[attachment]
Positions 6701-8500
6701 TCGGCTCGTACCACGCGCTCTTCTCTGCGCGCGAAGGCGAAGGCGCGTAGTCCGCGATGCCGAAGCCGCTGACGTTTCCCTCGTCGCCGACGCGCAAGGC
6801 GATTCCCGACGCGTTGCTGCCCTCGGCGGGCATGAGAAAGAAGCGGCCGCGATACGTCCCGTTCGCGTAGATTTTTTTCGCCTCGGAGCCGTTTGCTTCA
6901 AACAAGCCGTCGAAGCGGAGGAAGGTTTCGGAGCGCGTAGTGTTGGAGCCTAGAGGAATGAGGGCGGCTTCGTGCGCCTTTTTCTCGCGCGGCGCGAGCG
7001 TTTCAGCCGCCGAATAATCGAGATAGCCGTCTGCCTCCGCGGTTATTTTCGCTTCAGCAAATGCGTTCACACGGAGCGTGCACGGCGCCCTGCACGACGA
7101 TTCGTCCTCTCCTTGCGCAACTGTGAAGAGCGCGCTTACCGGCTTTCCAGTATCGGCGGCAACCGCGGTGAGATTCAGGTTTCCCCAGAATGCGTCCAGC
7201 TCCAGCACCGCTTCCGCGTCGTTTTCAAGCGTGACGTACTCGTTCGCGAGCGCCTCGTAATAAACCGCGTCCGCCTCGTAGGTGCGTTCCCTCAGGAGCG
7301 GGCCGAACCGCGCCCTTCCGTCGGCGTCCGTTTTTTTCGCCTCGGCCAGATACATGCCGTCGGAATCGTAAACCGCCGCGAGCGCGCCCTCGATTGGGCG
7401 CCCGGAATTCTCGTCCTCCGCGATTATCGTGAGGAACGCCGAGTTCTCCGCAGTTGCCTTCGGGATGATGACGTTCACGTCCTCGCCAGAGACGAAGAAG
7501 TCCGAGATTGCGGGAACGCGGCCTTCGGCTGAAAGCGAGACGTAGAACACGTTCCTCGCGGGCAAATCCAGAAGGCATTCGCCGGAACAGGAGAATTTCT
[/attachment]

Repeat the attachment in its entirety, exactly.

Positions 6701-8500
6701 TCGGCTCGTACCACGCGCTCTTCTCTGCGCGCGAAGGCGAAGGCGCGTAGTCCGCGATGCCGAAGCCGCTGACGTTTCCCTCGTCGCCGACGCGCAAGGC
6801 GATTCCCGACGCGTTGCTGCCCTCGGCGGGCATGAGAAAGAAGCGGCCGCGATACGTCCCGTTCGCGTAGATTTTTTTCGCCTCGGAGCCGTTTGCTTCA
6901 AACAAGCCGTCGAAGCGGAGGAAGGTTTCGGAGCGCGTAGTGTTGGAGCCTAGAGGAATGAGGGCGGCTTCGTGCGCCTTTTTCTCGCGCGGCGCGAGCG
7001 TTTCAGCCGCCGAATAATCGAGATAGCCGTCTGCCTCCGCGGTTATTTTCGCTTCAGCAAATGCGTTCACACGGAGCGTGCACGGCGCCCTGCACGACGA
7101 TTCGTCCTCTCCTTGCGCAACTGTGAAGAGCGCGCTTACCGGCTTTCCAGTATCGGCGGCAACCGCGGTGAGATTCAGGTTTCCCCAGAATGCGTCCAGC
7201 TCCAGCACCGCTTCCGCGTCGTTTTCAAGCGTGACGTACTCGTTCGCGAGCGCCTCGTAATAAACCGCGTCCGCCTCGTAGGTGCGTTCCCTCAGGAGCG
7301 GGCCGAACCGCGCCCTTCCGTCGGCGTCCGTTTTTTTCGCCTCGGCCAGATACATGCCGTCGGAATCGTAAACCGCCGCGAGCGCGCCCTCGATTGGGCG
7401 CCCGGAATTCTCGTCCTCCGCGATTATCGTGAGGAACGCCGAGTTCTCCGCAGTTGCCTTCGGGATGATGACGTTCACGTCCTCGCCAGAGACGAAGAAG
7501 TCCGAGATTGCGGGAACGCGGCCTTCGGCTGAAAGCGAGACGTAGAACACGTTCCTCGCGGGCAAATCCAGAAGGCATTCGCCGGAACAGGAGAATTTCT